Development of mental retardation may be apparent after the first months of life. Signs of increased intracranial pressure and cerebral oedema have been observed as a presenting feature.
Many of the toxicity symptoms can rapidly resolve with institution of dietary lactose restriction. However, a substantial percentage of children have subnormal IQs and speech and language deficits, but rarely devastating neurological sequelae. Most galactosemic patients with lactose restriction are deficient of cognitive functioning in one or more areas. The deficits are variable and do not appear to be related to the age, diagnosis, or the severity of illness at presentation. The pathophysiology of these impairments in galactosemia remains unknown. Several hypotheses are suggested, including toxic oedema due to increased brain galactitol concentrations, changes in the second messenger pathway, and changes of the energy status of the brain.
Galactokinase deficiency Galactokinase deficiency is characterized by the occurrence of cataracts without liver, kidney, or ovarian dysfunction and no increased risk of infections. A number of infants are reported to have pseudotumor cerebri, with very rare neurological involvement, suggesting that retardation is not a feature. The absence of liver and kidney damage in galactokinase deficiency and the presence of damage to these organs in transferase deficiency make it likely that toxicity in the later condition is in some way associated with galactose 1-phosphate formation.
Epimerase deficiency Elevated red cell levels of galactose 1-phosphate with absence of UDP-galactose 4'-epimerase have been described in a patient with normal growth, development, and normal ability to metabolize ingested galactose. Several cases of biochemical deficiency have been described but symptomatic cases are extremely rare. A few had cataracts, sepsis, liver, kidney, and brain abnormalities, including a few with neurosensory deafness. There appears to be no ovarian dysfunction. The absence of ovarian dysfunction suggests that elevated UDP-galactose levels may protect the ovary from damage observed in transferase deficiency. Screening programs have been established in Japan, where the incidence is reported to be 1 in 23 000. In epimerase deficiency, when dietary galactose is low, galactose 1-phosphate concentrations in red blood cells may be reduced to normal, but UDP-galactose concentrations remain elevated. Despite the many phenotypic similarities between transferase and epimerase deficiency, the latter is characterized by elevated red cell levels of UDP-galactose even with modest galactose intake.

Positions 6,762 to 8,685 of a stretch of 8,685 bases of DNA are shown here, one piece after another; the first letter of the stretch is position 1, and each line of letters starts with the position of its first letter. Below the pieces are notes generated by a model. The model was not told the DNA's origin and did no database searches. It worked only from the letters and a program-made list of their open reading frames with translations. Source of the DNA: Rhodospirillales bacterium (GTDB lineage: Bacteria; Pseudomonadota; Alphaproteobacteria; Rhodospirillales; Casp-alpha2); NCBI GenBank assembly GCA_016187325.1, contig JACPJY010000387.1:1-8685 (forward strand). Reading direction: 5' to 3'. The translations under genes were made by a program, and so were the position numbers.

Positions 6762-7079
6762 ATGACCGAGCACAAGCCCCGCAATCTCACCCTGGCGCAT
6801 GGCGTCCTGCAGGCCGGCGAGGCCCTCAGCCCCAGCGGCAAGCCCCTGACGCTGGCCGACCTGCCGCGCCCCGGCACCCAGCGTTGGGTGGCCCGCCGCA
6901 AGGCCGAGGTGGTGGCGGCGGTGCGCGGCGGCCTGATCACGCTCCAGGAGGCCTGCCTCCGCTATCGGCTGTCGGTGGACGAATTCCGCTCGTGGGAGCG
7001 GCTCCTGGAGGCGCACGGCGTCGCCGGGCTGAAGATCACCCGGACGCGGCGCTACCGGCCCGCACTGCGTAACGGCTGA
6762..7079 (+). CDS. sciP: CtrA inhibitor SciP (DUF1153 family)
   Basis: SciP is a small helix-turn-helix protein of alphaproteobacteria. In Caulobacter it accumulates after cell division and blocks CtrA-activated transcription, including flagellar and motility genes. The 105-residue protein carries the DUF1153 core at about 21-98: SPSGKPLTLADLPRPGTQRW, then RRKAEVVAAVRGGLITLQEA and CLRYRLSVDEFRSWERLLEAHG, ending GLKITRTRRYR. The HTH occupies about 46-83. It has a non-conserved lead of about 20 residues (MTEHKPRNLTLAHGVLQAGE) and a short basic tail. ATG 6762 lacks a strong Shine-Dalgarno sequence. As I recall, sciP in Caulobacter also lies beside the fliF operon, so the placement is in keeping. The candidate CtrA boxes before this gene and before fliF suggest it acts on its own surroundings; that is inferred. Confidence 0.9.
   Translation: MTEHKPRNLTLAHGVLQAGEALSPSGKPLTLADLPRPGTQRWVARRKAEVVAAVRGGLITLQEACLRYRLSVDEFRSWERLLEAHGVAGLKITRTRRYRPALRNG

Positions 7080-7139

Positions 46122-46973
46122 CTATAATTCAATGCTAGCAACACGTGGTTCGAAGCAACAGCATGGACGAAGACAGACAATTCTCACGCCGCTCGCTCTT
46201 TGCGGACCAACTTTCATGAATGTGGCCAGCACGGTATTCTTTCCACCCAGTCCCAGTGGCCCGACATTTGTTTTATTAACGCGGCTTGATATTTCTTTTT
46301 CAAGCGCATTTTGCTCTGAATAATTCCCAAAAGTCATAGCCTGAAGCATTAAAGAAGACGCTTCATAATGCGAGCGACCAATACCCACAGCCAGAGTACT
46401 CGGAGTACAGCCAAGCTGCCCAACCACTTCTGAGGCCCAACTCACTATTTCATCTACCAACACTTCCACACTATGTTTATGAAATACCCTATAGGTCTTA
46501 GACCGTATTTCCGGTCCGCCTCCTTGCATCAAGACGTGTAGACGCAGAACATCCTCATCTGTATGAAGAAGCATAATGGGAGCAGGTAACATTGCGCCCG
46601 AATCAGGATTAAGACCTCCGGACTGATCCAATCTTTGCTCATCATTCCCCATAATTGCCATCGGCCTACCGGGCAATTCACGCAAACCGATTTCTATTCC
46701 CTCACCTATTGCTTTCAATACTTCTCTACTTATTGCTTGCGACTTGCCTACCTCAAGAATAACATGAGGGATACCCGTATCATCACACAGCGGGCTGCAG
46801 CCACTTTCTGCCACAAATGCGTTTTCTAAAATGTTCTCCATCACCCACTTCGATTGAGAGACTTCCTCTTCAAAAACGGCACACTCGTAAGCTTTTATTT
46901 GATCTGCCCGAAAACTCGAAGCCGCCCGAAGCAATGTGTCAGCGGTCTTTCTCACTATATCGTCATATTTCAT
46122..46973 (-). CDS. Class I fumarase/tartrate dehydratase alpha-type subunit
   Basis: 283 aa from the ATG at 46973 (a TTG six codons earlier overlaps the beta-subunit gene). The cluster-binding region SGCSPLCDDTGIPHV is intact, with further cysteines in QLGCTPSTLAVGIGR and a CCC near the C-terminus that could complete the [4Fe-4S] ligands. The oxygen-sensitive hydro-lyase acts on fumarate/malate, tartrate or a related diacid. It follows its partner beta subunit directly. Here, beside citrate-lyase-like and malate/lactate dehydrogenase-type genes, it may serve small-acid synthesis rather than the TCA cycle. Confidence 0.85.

The presence of reducing substance in urine which does not react with glucose oxidase reagents is consistent with galactosuria; however, occasionally some infants (particularly premature babies) also develop galactosuria. It is important to note that the presence of lactose, fructose, and pentose in the urine may give the same results. The presence of cataracts in infants without other systemic symptoms suggests the possibility of galactokinase deficiency. The presence of cataracts in older patients with the absence of gastrointestinal dysfunction or failure to thrive in galactosemic patients helps to differentiate between galactokinase deficiency and transferase deficiency.
The diagnosis of transferase deficiency is suggested by abnormally high amounts of red cell galactose 1-phosphate and confirmed by direct assay of red cell transferase activity. The red cell UDP-glucose consumption test may help to differentiate homozygous patients with a complete absence of transferase in red cells from heterozygous patients who have intermediate levels. Normal red cell values are of 6mmol UDP-glucose consumed per hour per millilitre of red blood cells. In galactokinase deficiency the diagnosis can be made by the presence of normal amounts of galactose-1-phosphate uridyl-transferase and the absence of galactokinase in the red blood cells.
Galactose-1-phosphate uridyltransferase deficiency can be diagnosed prenatally, by assay of galactose-1-phosphate uridyltransferase activity in cultured amniotic fluid cells or chorionic villi, and by galactitol measurement in amniotic fluid supernatant. The perinatal diagnosis is undertaken rarely, because the transferase deficiency is seen as a treatable condition.